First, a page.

Considering the size of the example data base, it is worth mentioning here Grefenstette’s (1999) experiment, in which the entire World Wide Web was used as a virtual corpus in order to select the best (i.e. most frequently occurring) translation of some ambiguous noun compounds in German–English and Spanish–English.


3.4Suitability of examples


The assumption that an aligned parallel corpus can serve as an example database is not universally made. Several EBMT systems work from a manually constructed database of examples, or from a carefully filtered set of “real” examples.

There are several reasons for this. A large corpus of naturally occurring text will contain overlapping examples of two sorts: some examples will mutually reinforce




System

Reference(s)

Language pair

Size

PanLite

Frederking & Brown (1996)

Eng → Spa

726 406

PanEBMT

Brown (1997)

Spa → Eng

685 000

MSR-MT

Richardson et al. (2001)

Spa → Eng

161 606

MSR-MT

Richardson et al. (2001)

Eng → Spa

138 280

TDMT

Sumita et al. (1994)

Jap → Eng

100 000

CTM

Sato (1992)

Eng → Jap

67 619

Candide

Brown et al. (1990)

Eng → Fre

40 000

no name

Murata et al. (1999)

Jap → Eng

36 617

PanLite

Frederking & Brown (1996)

Eng → SCr

34 000

TDMT

Oi et al. (1994)

Jap → Eng

12 500

TDMT

Mima et al. (1998)

Jap → Eng

10 000

no name

Matsumoto & Kitamura (1997)

Jap → Eng

9 804

TDMT

Mima et al. (1998)

Eng → Jap

8 000

MBT3

Sato (1993)

Jap → Eng

7 057

no name

Brown (1999)

Spa → Eng

5 397

no name

Brown (1999)

Fre → Eng

4 188

no name

McTait &Trujillo (1999)

Eng → Spa

3 000

ATR

Sumita et al. (1990), Sumita & Iida

Jap → Eng

2 550

no name

Andriamanankasina et al. (1999)

Fre → Jap

2 500

Gaijin

Veale & Way (1997)

Eng → Ger

1 836

no name

Sumita et al. (1993)

Jap → Eng

1 000

TDMT

Sobashima et al. (1994), Sumita & Iida (1995)

Jap → Eng

825

TTL

Güvenir & Cicekli (1998)

Eng ↔ Tur

747

TSMT

Sobashima et al. (1994)

Eng → Jap

607

TDMT

Furuse & Iida (1992a,b, 1994)

Jap → Eng

500

TTL

Öz & Cicekli (1998)

Eng ↔ Tur

488

TDMT

Furuse & Iida (1994)

Eng → Jap

350

EDGAR

Carl & Hansen (1999)

Ger → Eng

303

ReVerb

Collins et al. (1996), Collins & Cunningham (1997), Collins (1998)

Eng → Ger

214

ReVerb

Collins (1998)

Irish → Eng

120

METLA-1

Juola (1994, 1997)

Eng → Fre

29

METLA-1

Juola (1994, 1997)

Eng → Urdu

7

Key to languages – Eng: English, Fre: French, Ger: German, Jap: Japanese, SCr: Serbo-Croatian, Spa: Spanish, Tur: Turkish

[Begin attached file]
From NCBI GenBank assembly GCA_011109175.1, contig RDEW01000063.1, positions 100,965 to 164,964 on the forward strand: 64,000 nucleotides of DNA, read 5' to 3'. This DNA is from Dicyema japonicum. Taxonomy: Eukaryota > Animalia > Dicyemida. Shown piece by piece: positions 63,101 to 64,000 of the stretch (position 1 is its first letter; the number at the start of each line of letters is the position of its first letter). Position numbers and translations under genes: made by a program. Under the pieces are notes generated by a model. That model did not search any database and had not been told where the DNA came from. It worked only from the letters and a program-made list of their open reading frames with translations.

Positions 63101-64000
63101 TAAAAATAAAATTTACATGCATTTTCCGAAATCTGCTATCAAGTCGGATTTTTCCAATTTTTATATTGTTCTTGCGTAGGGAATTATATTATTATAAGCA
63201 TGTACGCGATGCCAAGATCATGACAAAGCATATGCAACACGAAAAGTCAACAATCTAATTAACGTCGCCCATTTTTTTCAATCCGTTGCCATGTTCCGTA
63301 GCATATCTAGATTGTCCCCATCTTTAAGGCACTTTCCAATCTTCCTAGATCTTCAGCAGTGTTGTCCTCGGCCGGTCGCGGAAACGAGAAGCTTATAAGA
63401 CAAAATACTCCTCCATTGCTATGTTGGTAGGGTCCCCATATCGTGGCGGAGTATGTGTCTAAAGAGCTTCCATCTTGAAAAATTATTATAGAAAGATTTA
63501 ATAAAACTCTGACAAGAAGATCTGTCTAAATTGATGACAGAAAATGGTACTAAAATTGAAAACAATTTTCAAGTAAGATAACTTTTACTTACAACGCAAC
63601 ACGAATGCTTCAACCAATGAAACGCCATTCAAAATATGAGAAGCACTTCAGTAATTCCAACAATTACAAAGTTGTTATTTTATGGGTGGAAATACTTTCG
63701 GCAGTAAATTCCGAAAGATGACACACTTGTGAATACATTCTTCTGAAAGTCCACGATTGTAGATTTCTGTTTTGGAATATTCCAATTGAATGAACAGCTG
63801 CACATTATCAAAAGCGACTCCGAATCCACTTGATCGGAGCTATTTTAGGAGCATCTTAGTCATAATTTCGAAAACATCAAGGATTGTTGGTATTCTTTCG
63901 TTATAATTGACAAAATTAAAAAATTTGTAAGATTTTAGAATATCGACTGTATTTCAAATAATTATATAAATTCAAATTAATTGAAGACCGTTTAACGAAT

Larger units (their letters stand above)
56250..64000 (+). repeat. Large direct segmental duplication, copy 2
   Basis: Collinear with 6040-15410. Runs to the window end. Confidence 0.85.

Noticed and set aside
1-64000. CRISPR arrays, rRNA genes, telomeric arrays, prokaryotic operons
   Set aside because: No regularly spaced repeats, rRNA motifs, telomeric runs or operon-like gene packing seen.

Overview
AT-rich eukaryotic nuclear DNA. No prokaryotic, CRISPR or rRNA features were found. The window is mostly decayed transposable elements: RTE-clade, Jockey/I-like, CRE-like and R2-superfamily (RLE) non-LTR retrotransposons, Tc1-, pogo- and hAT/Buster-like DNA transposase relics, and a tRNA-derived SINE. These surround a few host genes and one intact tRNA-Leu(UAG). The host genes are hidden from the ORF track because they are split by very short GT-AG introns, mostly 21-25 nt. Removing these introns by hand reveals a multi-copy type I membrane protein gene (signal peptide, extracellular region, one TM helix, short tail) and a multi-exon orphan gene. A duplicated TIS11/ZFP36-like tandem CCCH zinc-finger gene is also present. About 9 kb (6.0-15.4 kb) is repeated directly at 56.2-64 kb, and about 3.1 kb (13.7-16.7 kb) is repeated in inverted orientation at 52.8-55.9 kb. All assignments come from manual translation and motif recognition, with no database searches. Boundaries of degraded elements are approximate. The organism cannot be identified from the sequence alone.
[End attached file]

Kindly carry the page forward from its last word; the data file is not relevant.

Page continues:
Table 1. Size of example database in EBMT systems

each other, either by being identical, or by exemplifying the same translation phenomenon. But other examples will be in conflict: the same or similar phrase in one language may have two different translations for no other reason than inconsistency (cf. Carl & Hansen, 1999:619).

Where the examples reinforce each other, this may or may not be useful. Some systems (e.g. Somers et al., 1994; Öz & Cicekli, 1998; Murata et al., 1999) involve a similarity metric which is sensitive to frequency, so that a large number of similar examples will increase the score given to certain matches. But if no such weighting is used, then multiple similar or identical examples are just extra baggage, and in the worst case may present the system with a choice – a kind of “ambiguity” – which is simply not relevant: in such systems, the examples can be seen as surrogate “rules”, so that, just as in a traditional rule-based MT system, having multiple examples (rules) covering the same phenomenon leads to over-generation.

Nomiyama (1992) introduces the notion of “exceptional examples”, while Watanabe (1994) goes further in proposing an algorithm for identifying examples such as the sentences in (4) and (5a).4


  1. a. Watashi wa kompyūtā o kyōyōsuru.

    I topic computer obj share-use.

    ‘I share the use of a computer.’



  1. Watashi wa kuruma o tsukau.

    I topic car obj use.

    ‘I use a car.



  1. Watashi wa dentaku o shiyōsuru.

    I topic calculator obj use.

    a. ‘I share the use of a calculator.’

    b. ‘I use a calculator.’


Given the input in (5), the system might incorrectly choose (5a) as the translation because of the closer similarity of dentaku ‘calculator’ to kompyūtā ‘computer’ than to kuruma ‘car’ (the three words for ‘use’ being considered synonyms; see “Word-based matching” below), whereas (5b) is the correct translation. So (4a) is an exceptional example because it introduces the unrepresentative element of ‘share’. The situation can be rectified by removing example (4a) and/or by supplementing it with an unexceptional example.

Distinguishing exceptional and general examples is one of a number of means by which the example-based approach is made to behave more like the traditional rule-based approach. Although it means that “example interference” can be minimised, EBMT purists might object that this undermines the empirical nature of the example-based method.